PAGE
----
If there is a co-star the equal of Karloff in this film it is the production designers. They make miniature castles and mansions so appealing on screen. The laboratory is filled with equipment that is invented for this film and some items that did exist in the real world are adapted to the moment. The photography uses shadows and light to make each moment visually special. The sparks fly and the wind blows and the faces gleam in the carefully placed lighting. The whole creation scene is just spectacular. It is a shame that the title character has so little screen time, but as story efficiency goes, the climax of the movie does not draw things out and it is incredibly satisfying. 

Saturday, October 1, 2022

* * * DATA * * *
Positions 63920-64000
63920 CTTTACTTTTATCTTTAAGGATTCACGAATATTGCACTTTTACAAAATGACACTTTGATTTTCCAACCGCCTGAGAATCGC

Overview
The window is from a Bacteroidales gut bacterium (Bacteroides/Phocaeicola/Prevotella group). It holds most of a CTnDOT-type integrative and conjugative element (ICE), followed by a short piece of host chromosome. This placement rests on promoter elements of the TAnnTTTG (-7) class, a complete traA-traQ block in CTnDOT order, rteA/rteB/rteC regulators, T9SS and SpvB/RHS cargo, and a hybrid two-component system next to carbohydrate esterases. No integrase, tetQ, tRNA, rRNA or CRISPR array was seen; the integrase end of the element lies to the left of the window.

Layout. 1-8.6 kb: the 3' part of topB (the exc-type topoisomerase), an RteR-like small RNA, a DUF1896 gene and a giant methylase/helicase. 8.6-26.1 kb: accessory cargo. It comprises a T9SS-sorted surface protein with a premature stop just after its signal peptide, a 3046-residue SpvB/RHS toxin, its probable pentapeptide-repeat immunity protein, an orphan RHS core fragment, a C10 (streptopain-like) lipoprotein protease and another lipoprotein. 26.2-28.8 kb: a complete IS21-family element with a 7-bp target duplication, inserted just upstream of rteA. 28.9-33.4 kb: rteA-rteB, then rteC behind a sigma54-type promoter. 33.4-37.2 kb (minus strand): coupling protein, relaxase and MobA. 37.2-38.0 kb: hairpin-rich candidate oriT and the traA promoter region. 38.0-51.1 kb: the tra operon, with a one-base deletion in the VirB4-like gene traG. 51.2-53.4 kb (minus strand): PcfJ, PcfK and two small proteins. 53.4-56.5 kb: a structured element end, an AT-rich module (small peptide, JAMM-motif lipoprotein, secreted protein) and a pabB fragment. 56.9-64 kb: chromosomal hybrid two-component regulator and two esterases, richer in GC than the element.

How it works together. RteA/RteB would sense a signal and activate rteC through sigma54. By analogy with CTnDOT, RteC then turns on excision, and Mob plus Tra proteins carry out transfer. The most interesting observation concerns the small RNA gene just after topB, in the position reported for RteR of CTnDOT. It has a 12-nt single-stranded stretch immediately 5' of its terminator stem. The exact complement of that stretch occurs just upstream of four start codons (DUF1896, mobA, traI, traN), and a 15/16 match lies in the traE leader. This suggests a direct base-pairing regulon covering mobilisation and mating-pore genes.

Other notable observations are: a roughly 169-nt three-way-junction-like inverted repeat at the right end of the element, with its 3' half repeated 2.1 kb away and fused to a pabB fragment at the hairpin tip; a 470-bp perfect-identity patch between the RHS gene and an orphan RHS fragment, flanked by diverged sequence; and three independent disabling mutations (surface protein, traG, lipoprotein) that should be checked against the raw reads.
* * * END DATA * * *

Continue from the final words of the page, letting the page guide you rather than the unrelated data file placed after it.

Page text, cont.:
October has arrived, and with it, the start of the spooky season on-screen. We get a pretty good one to lead off in "Smile". Basically, this is a contagion story, like "The Ring" or "IT Follows". Some mysterious force is passing along a curse that is leading to the death of those who end up in it's path. For ninety percent of the film, it sticks to this concept and the horror is based on creeping psychological moments and disturbing deaths that follow those moments. It is only in the last few minutes that it turns into a creature feature and loses track of what was working so well up to then.